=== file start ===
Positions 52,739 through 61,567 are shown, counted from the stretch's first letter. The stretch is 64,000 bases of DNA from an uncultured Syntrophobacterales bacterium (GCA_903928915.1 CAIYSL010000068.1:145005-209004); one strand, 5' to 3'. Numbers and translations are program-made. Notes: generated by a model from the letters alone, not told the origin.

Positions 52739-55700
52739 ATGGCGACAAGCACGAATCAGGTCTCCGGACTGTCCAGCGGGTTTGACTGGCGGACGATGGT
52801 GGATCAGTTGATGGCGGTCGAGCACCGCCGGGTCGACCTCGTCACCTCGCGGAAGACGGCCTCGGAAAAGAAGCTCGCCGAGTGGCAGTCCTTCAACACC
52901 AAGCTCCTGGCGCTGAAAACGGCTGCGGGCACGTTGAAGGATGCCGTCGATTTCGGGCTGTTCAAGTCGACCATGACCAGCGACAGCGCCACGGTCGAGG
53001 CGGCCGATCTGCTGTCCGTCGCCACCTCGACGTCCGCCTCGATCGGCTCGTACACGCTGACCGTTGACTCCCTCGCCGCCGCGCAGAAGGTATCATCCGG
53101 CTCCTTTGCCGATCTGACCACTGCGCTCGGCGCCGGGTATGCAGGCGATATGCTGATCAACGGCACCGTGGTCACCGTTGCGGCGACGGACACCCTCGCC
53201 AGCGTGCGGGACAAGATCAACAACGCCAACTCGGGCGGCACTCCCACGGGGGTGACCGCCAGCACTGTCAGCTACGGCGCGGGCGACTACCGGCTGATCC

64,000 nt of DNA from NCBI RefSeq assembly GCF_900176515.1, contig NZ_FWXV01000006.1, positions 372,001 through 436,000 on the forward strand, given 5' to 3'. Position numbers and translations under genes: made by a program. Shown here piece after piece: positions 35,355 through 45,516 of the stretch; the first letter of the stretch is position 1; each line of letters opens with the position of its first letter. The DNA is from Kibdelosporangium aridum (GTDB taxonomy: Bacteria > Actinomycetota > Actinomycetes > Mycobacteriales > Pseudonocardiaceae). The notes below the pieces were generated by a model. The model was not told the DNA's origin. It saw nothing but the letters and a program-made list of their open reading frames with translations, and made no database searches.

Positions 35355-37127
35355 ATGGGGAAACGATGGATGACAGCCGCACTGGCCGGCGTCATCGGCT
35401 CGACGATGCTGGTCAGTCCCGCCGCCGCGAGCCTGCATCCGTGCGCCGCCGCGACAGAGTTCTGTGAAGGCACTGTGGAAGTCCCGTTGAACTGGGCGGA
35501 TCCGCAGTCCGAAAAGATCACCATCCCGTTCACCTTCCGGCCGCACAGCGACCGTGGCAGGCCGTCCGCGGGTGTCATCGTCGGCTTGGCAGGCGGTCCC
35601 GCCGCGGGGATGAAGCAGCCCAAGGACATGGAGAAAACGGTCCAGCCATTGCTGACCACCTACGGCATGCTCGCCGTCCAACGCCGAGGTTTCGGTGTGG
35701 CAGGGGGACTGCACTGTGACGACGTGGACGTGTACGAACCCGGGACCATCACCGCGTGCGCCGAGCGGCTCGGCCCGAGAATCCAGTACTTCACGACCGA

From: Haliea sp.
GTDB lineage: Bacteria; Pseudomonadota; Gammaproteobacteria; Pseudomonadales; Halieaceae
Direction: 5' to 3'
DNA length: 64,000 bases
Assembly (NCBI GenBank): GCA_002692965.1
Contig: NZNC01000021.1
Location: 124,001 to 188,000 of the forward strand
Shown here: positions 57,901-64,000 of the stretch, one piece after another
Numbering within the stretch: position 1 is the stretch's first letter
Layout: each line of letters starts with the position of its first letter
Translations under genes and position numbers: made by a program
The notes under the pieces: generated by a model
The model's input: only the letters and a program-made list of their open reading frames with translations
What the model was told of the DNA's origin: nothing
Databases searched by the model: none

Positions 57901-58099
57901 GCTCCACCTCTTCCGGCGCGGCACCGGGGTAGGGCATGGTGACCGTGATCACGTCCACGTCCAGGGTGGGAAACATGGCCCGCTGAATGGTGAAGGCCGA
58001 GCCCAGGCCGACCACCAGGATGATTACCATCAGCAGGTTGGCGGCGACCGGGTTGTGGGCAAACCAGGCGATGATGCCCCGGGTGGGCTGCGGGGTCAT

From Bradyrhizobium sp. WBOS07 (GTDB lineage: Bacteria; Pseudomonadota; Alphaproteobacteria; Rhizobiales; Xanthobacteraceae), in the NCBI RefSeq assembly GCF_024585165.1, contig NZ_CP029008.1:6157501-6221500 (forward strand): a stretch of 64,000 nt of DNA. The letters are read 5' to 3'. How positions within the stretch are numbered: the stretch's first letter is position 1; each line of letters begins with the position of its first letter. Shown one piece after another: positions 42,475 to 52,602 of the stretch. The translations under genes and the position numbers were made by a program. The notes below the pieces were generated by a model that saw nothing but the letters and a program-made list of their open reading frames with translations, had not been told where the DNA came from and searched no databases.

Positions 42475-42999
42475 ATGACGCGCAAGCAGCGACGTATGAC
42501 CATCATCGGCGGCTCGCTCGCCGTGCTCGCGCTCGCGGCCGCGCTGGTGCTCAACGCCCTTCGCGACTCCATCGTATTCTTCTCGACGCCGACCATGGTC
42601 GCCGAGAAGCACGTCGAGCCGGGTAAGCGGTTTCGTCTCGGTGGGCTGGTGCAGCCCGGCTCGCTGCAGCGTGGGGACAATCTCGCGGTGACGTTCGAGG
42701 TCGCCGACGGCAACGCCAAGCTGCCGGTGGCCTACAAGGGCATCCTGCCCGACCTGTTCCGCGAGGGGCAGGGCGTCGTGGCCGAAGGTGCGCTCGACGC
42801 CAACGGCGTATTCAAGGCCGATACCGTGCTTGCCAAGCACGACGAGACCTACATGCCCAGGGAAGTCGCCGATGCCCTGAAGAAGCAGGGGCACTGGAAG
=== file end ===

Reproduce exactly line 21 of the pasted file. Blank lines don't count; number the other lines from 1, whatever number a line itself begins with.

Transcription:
Contig: NZNC01000021.1